Government starts such projects with great fanfare but over a period forgets about maintaining it; an app to track these toilets has become defunct, say residents
When the concept of e-toilets was first introduced in Chennai five years ago, it was touted as one that required minimal maintenance and the public could always count on it to be clean.
But a visit to over a dozen of these toilets showed broken taps, cracked structures, no water, foul smell and stains all around.
Take the case of the e-toilet situated at the entrance of Bagavandham Street in T.Nagar. The flower vendors here have to bear the stench that comes out from the toilet on a daily basis. Residents say it is cleaned rarely and only upon request. And there is no water most of the time. This toilet is located close to two schools and opposite a temple, but no one uses it because it is kept untidy.
“With COVID-19, the Corporation should be extra cautious about cleaning these places. Look at the mosquitoes around the toilet,” said Ramu, a resident. He also said that there was an app to track these toilets and that has become defunct too. “The government starts such projects with great fanfare but over a period forgets about maintaining it,” he lamented.
At some of the e-toilets, there were condoms, empty liquor bottles and needles. Residents and shopkeepers said the e-toilets are being misused at times for other purposes. Pointing at an e-toilet next to the Vidyodaya School, the owner of a commercial establishment on Thirumalai Pillai Road said that school / college going students get inside these spaces, drink and dump bottles. This particular e-toilet was clogged. And between the men’s and women’s toilets there were 10-15 empty liquor bottles.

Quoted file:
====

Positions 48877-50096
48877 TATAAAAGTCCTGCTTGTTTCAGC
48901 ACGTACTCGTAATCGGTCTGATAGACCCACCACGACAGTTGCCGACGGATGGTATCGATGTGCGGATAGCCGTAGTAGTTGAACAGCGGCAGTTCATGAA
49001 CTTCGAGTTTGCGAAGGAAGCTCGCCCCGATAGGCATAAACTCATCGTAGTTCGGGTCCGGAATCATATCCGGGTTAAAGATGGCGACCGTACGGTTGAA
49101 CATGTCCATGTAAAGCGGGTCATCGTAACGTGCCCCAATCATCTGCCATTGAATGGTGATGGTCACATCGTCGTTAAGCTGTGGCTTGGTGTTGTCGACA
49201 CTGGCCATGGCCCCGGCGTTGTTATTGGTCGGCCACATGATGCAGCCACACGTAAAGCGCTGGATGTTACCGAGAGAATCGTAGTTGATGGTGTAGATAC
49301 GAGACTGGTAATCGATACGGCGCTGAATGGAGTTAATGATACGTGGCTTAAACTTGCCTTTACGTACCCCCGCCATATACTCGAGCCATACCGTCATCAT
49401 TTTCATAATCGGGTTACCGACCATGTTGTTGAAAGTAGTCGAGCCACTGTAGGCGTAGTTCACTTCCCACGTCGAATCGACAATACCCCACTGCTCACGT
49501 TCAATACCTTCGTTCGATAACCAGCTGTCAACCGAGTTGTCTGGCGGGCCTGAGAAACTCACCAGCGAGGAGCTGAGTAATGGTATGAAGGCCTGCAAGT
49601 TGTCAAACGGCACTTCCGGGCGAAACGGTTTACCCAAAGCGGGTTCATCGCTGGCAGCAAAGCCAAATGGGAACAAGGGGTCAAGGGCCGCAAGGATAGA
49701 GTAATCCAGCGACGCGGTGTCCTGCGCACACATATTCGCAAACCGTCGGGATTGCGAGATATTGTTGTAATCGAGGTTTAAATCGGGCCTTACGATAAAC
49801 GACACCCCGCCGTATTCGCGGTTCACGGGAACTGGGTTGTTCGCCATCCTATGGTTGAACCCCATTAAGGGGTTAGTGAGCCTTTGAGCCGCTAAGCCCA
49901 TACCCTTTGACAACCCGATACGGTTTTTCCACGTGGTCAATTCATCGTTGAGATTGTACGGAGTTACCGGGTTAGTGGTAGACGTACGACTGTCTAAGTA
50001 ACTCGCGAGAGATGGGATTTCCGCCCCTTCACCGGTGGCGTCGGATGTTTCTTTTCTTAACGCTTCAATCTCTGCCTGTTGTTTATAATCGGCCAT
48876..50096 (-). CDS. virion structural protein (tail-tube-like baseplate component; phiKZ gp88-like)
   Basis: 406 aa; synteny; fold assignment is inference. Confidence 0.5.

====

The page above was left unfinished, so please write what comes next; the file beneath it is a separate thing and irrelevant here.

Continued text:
The e-toilet right opposite the Greater Chennai Corporation divisional office on Velachery Main Road near the Dhandeeswaram temple pond was worse. This non-functional e-toilet has become a spot for open urination. R. Maasaanam, who resides in the locality, said that people stopped using it as there was no water in the overhead tank most of the time. “The doors will not open if there is no water. Hence, people started urinating outside,” he said. The electronic indicators outside the toilet appeared fully damaged. While one of the doors appeared broken, the other was jammed.
Of the two e-toilet units near the Metropolitan Magistrate Courts complex in Egmore, one appeared to be partially functional while the other was dysfunctional. “There is no maintenance. On weekdays, when there is more crowd in the area, everyone urinates near the toilet as the doors mostly remain jammed,” said M. Dinesh, an autorickshaw driver.
An e-toilet in Anna Nagar West has been closed from the time the COVID-19 pandemic broke out and continues to remain under locked as there is no water supply. One of the e-toilets in T.Nagar was completely covered with creepers and plants and was rusting.
In many places, the public pointed out that there was absolutely no requirement for an e-toilet in that zone. They suggested that the Corporation should remove it and install it at places where there was a need.
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